Former Enron chief executive Jeffrey Skilling has struck a deal with the Justice Department that could slash his 24-year prison sentence by more than a decade.
As part of the deal, Skilling, who has already served six years on fraud and conspiracy convictions for his role in the collapse of the energy giant, will waive his rights to any further appeals and allow more than $40 million of assets seized from him to be distributed to former Enron employees and shareholders, reports The New York Times
Enron Employees saw their retirement savings wiped out and shareholders lost billions of dollars after the company went bankrupt in 2001.
Under the agreement, which is still subject to approval by the same federal judge who presided over Skilling’s 2006 trial, he could leave prison as early as 2017. A resentencing hearing has been set for June 21.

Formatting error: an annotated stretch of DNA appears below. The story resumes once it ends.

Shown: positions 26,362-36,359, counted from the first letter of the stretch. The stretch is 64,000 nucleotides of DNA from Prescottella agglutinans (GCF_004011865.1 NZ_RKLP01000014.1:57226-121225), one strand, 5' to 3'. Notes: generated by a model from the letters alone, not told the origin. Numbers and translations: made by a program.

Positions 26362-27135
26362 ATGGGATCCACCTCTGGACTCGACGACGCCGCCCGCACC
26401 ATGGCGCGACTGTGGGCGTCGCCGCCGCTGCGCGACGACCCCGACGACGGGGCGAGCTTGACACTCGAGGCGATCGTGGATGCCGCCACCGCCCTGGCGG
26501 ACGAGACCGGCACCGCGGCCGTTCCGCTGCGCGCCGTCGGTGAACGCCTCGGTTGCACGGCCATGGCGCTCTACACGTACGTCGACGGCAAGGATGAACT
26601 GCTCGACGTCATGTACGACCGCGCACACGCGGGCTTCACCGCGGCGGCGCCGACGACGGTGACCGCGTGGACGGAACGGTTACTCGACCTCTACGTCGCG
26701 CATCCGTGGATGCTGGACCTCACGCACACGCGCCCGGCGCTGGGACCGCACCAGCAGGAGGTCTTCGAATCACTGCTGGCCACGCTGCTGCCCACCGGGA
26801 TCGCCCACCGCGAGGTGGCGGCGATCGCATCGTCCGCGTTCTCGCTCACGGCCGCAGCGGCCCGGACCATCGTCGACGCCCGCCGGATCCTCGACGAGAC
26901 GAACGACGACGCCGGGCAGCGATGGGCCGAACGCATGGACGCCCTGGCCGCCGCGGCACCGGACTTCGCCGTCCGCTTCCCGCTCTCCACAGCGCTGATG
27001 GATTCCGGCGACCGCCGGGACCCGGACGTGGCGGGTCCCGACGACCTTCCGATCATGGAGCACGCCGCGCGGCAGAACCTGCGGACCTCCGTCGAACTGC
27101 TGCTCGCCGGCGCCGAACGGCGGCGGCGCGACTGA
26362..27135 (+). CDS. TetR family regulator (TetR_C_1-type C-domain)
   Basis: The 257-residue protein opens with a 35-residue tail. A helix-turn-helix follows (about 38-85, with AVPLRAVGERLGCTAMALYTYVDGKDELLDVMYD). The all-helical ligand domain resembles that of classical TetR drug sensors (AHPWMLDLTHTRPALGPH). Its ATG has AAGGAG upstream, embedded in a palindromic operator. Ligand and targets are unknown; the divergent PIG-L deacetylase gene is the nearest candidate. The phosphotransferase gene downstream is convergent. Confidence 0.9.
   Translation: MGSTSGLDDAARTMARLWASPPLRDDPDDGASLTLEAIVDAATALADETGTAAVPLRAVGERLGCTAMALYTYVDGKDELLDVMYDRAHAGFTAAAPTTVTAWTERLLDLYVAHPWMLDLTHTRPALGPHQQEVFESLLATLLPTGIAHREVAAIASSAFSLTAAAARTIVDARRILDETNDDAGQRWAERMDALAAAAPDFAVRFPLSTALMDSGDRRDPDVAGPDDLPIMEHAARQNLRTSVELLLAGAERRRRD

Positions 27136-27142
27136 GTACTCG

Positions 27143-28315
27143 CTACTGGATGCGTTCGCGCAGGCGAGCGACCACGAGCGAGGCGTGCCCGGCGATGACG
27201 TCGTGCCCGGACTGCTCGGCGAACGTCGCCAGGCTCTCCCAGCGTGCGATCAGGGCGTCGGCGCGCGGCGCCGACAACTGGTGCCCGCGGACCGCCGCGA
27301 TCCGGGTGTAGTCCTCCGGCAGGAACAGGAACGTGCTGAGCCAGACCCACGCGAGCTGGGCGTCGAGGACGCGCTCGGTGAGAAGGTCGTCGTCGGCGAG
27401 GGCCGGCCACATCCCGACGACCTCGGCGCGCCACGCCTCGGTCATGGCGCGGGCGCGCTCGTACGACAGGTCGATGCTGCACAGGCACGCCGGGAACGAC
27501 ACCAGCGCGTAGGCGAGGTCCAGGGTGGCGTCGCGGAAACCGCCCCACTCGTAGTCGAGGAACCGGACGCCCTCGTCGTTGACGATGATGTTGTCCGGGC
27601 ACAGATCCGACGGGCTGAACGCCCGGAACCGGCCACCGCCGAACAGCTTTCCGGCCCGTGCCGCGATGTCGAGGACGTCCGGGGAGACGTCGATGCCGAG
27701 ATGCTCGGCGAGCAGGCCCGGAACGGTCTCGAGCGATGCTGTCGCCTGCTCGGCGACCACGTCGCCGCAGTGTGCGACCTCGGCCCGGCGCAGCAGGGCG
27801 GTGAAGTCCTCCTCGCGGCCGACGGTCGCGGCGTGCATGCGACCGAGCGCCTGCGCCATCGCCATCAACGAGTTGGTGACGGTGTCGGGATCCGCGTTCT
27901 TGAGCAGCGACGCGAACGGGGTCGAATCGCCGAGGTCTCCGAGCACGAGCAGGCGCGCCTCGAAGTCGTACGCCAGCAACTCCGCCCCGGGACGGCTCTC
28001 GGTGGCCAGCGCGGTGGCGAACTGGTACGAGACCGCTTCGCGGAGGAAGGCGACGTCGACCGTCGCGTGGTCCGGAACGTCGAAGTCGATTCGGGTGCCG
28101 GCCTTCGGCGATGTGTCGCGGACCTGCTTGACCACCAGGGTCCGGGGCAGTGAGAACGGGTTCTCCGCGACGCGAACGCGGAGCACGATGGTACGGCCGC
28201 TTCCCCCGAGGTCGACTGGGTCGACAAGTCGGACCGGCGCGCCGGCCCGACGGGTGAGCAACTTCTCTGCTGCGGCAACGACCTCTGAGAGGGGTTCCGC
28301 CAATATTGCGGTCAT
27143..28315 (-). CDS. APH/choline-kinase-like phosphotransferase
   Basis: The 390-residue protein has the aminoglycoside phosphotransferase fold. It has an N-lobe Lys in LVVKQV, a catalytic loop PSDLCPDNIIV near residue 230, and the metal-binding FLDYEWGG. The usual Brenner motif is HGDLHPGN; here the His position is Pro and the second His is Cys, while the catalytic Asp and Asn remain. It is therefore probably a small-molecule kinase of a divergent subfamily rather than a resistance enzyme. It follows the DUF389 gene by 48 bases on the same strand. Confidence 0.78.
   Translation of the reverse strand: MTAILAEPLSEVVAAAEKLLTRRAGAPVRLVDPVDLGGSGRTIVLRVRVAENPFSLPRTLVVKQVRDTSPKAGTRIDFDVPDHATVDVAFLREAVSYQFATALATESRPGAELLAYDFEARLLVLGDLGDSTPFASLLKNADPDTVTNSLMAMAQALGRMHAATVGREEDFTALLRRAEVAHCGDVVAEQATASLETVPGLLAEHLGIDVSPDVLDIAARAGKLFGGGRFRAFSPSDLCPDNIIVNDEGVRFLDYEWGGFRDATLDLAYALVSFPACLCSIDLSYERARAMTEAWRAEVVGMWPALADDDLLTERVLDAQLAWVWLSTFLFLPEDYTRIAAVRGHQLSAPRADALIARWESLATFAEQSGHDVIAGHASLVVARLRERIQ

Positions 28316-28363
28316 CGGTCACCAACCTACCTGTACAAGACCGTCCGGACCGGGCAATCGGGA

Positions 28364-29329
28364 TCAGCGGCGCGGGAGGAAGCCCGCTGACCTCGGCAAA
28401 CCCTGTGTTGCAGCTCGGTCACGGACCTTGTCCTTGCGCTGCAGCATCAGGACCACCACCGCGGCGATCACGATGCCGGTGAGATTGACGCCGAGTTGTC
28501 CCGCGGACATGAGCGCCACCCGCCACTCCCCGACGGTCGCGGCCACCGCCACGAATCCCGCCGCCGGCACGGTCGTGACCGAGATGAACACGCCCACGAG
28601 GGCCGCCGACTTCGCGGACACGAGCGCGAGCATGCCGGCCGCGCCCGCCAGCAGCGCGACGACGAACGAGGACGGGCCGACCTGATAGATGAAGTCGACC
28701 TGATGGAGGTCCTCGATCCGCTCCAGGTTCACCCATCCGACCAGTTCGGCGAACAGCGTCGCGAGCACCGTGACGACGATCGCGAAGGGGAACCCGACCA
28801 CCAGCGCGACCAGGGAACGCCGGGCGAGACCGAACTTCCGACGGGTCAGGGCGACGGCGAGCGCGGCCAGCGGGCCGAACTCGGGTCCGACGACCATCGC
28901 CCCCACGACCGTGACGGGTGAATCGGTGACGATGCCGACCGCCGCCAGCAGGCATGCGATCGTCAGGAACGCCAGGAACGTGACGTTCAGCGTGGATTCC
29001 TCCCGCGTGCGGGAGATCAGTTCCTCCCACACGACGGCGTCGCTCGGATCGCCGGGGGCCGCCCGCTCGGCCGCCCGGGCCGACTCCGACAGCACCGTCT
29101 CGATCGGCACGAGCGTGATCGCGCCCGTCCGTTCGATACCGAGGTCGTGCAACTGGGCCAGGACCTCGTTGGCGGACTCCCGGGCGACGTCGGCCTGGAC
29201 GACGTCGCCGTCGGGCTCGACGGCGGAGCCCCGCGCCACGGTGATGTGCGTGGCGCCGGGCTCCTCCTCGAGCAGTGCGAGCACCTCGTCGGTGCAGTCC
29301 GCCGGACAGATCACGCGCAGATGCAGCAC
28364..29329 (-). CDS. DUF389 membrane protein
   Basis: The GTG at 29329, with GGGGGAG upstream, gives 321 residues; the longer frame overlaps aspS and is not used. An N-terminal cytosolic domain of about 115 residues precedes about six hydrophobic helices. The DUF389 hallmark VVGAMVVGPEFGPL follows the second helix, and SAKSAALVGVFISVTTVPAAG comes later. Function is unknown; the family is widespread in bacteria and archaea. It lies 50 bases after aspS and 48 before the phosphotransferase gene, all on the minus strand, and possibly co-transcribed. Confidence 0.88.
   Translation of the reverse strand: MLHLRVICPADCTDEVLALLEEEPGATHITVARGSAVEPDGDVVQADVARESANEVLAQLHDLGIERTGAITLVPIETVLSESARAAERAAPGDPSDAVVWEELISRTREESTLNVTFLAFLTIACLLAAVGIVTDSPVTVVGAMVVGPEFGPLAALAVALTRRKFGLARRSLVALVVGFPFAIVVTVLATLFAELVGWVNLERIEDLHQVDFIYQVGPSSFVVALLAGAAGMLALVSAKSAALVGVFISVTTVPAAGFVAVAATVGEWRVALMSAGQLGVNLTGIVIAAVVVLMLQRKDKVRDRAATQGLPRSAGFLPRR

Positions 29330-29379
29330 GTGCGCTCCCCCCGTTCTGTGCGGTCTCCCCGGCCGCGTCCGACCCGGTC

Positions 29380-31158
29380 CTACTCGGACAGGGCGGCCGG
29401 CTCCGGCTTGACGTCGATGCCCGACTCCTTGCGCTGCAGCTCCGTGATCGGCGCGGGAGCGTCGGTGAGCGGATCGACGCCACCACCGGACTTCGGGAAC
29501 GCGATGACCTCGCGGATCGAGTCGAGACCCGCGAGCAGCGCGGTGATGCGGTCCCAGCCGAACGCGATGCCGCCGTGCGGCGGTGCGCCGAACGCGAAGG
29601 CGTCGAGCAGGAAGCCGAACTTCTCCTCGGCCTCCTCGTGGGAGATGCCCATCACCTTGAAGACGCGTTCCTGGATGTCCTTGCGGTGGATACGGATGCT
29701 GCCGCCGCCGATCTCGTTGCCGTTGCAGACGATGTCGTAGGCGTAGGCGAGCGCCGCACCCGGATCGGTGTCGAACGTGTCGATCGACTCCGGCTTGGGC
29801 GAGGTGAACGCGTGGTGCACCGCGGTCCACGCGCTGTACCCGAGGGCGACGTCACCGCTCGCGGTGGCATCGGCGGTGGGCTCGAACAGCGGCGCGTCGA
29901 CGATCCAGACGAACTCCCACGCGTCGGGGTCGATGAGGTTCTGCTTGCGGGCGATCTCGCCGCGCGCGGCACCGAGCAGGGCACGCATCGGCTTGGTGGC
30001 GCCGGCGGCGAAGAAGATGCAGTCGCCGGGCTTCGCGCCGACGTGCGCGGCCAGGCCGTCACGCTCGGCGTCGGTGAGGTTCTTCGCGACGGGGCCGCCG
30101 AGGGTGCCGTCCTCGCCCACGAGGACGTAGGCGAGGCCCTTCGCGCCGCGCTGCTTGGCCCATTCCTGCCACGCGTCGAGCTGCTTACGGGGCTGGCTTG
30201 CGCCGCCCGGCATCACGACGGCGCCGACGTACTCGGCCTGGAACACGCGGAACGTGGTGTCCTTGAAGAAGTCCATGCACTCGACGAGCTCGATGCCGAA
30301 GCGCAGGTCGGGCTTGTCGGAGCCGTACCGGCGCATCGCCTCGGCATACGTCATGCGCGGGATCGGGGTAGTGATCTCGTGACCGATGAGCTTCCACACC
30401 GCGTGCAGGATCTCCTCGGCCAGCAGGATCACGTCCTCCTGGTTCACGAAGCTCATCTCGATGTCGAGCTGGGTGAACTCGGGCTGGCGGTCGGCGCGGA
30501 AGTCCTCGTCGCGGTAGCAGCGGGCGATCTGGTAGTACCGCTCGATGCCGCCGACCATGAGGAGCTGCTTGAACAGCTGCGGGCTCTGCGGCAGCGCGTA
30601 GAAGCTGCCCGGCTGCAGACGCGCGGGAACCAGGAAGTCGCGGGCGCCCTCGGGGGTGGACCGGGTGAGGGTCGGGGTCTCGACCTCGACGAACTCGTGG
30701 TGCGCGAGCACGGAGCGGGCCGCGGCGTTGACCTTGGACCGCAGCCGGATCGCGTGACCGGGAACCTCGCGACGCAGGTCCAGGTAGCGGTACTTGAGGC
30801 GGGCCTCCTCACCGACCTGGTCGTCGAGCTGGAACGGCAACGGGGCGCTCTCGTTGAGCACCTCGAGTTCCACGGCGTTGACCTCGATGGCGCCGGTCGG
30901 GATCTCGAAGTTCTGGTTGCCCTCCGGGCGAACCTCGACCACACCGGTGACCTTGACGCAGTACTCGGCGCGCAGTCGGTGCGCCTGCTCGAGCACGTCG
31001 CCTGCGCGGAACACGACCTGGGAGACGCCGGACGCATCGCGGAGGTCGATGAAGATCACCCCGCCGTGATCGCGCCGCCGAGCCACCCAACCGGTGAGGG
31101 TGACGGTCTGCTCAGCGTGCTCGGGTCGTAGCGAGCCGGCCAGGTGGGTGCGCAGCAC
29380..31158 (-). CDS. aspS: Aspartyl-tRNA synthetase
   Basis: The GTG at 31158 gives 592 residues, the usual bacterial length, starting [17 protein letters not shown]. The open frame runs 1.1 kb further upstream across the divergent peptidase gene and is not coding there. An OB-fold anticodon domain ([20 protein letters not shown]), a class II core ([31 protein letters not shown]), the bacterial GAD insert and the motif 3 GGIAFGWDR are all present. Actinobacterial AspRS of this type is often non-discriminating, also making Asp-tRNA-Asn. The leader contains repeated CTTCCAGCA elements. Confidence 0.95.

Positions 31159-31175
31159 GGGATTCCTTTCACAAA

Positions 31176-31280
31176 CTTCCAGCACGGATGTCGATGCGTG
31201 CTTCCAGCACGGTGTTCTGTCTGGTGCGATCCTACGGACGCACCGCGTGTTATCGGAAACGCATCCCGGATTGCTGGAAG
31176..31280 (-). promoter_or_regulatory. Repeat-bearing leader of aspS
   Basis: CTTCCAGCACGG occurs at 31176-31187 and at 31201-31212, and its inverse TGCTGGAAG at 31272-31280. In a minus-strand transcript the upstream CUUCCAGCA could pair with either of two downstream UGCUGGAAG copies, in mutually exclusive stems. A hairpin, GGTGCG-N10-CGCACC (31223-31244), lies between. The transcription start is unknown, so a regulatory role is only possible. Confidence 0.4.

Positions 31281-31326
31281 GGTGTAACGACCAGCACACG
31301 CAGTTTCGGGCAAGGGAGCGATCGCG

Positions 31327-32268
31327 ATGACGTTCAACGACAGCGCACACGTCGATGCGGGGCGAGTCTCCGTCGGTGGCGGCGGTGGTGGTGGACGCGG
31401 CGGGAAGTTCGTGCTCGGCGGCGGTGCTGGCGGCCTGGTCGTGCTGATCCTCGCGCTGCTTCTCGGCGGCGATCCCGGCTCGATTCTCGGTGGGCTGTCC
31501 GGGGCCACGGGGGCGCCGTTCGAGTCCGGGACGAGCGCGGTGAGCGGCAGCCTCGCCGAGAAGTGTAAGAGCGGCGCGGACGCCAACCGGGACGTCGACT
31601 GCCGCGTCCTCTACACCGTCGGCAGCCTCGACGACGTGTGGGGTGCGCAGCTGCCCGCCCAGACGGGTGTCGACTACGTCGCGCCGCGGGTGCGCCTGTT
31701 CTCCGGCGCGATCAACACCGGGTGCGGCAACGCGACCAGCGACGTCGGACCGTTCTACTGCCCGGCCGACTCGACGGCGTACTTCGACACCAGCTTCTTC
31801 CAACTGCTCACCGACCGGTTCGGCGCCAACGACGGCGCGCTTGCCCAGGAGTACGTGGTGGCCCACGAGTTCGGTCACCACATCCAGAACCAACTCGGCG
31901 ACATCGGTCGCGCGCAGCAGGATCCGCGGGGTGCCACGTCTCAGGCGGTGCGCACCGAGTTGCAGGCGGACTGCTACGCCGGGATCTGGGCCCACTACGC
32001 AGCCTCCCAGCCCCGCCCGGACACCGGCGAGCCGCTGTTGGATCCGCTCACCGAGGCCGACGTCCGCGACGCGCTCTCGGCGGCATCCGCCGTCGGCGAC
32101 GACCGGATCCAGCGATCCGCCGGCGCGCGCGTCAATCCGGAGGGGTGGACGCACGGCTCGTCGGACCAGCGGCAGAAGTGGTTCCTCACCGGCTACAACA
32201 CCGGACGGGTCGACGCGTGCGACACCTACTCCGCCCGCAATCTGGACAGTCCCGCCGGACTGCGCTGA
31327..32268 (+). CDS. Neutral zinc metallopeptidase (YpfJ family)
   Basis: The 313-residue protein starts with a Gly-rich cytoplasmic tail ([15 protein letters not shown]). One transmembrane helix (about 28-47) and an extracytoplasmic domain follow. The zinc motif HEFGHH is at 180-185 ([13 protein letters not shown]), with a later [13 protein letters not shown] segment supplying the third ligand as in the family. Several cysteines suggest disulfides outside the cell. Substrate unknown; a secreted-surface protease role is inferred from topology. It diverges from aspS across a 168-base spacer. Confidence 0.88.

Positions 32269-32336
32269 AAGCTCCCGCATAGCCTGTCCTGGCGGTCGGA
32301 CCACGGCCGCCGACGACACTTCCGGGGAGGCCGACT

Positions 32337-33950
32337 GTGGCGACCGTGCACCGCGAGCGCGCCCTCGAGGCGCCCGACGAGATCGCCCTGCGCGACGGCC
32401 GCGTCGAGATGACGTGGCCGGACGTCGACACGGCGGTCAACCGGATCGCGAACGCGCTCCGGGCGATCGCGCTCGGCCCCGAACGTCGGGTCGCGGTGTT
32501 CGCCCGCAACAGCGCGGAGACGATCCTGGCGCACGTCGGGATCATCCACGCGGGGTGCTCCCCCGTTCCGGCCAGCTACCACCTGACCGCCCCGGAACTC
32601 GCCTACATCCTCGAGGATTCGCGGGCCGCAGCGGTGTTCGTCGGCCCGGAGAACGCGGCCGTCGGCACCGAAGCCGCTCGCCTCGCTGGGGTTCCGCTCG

Skilling, now 59, was the highest ranking executive of the Houston-based company to be sentenced to prison.
"The proposed agreement brings certainty and finality to a long, painful process," Daniel Petrocelli, one of Skilling’s lawyers, said in a statement.
Justice Department spokesman Peter Carr said, "This agreement ensures that Mr. Skilling will be appropriately punished for his crimes and that victims will finally receive the restitution they deserve."
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